A video is making rounds on the internet. It’s a CCTV footage of a guy mopping the floor. The guy hears something and moves out of the frame. Five seconds later, a scary girl pops into the picture with a horrible screaming in the background. The video uses the classic ‘scary girl who screams’ technique. It is not frightening per se but it does make you jump. There is so much out there that can frighten us–lizards, darkness, germs, heights, strangers, the list goes on. Such fear originates in something real, it can be explained and hence, is justified.
But fear takes its worst form when it arises out of nothing, a delusion. In this case, it is called paranoia.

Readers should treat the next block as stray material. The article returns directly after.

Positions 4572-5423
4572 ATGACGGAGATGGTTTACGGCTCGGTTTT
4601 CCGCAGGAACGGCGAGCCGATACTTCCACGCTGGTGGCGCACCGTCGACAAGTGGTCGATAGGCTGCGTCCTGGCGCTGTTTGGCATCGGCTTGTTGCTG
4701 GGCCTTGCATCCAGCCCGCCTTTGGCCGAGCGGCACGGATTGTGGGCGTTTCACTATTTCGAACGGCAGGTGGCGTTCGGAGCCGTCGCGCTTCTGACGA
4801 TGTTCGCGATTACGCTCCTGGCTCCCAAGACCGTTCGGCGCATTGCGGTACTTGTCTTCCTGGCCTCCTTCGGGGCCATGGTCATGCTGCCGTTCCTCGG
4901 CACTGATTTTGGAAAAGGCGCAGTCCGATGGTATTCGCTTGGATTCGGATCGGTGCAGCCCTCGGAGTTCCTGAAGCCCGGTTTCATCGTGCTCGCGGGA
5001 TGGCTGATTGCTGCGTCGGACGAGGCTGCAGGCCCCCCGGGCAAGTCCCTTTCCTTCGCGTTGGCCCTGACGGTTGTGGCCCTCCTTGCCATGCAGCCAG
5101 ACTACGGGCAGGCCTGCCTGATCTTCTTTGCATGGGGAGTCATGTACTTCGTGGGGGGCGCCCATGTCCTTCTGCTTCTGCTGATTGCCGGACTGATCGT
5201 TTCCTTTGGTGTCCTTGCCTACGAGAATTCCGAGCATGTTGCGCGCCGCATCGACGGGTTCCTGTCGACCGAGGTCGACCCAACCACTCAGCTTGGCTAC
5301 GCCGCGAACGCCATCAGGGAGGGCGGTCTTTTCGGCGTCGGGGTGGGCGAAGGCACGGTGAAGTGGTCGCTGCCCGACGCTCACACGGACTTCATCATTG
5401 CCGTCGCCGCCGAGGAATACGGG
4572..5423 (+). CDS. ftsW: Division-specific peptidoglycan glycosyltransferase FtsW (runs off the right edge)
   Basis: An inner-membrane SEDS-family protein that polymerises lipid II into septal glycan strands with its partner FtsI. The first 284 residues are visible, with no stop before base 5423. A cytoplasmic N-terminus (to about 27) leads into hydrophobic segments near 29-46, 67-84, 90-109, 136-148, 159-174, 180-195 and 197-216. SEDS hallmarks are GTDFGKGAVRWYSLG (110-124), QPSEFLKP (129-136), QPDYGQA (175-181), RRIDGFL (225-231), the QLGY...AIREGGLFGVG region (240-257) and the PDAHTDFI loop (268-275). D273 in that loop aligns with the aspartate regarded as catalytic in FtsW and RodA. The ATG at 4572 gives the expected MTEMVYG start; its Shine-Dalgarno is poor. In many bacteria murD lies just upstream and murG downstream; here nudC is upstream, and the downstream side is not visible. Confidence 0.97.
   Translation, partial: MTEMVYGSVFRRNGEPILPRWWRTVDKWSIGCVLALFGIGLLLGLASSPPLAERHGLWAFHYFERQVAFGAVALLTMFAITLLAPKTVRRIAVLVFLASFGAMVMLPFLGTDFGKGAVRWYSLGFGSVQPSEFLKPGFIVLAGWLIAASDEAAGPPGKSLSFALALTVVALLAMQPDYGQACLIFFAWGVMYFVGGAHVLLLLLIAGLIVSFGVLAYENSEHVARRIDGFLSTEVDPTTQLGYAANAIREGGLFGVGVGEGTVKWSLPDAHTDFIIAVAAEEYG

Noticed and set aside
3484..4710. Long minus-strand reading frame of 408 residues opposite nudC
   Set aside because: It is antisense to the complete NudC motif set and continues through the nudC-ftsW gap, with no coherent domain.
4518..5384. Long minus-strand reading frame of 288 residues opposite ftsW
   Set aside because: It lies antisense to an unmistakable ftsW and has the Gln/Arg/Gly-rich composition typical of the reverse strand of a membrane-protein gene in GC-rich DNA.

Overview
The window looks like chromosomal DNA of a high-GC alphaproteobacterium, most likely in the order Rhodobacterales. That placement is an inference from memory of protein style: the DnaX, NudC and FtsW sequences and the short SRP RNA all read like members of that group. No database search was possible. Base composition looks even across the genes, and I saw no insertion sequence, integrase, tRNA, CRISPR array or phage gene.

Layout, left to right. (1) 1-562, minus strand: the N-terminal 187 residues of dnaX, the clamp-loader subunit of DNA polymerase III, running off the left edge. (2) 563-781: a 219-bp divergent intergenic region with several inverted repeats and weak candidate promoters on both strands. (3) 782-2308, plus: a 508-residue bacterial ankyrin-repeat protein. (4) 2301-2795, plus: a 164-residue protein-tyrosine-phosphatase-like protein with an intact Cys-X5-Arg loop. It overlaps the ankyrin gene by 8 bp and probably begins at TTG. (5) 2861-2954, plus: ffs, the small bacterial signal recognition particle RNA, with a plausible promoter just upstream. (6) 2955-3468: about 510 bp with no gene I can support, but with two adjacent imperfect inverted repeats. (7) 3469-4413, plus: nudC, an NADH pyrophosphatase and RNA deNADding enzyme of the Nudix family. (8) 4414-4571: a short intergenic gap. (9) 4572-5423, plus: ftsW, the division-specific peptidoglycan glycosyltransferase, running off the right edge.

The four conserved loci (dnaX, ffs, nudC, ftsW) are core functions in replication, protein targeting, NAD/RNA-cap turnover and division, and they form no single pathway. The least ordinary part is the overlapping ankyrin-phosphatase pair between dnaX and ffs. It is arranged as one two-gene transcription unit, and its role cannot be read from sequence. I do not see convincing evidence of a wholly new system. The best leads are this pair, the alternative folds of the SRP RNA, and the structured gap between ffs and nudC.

Paranoia is often used interchangeably with worry, but the two are not the same. Paranoia is a medical condition wherein those suffering from it either have a false sense of grandeur causing them to be suspicious of others or experience recurring delusions of others trying to harm them. The exact causes of paranoia are unknown but medical practitioners often cite factors like heredity, head injuries, bad past experiences or substance abuse.
Unlike pessimists who see the world in a negative light, those with paranoia imagine the worst-case scenario and constantly feel afraid, angry and betrayed.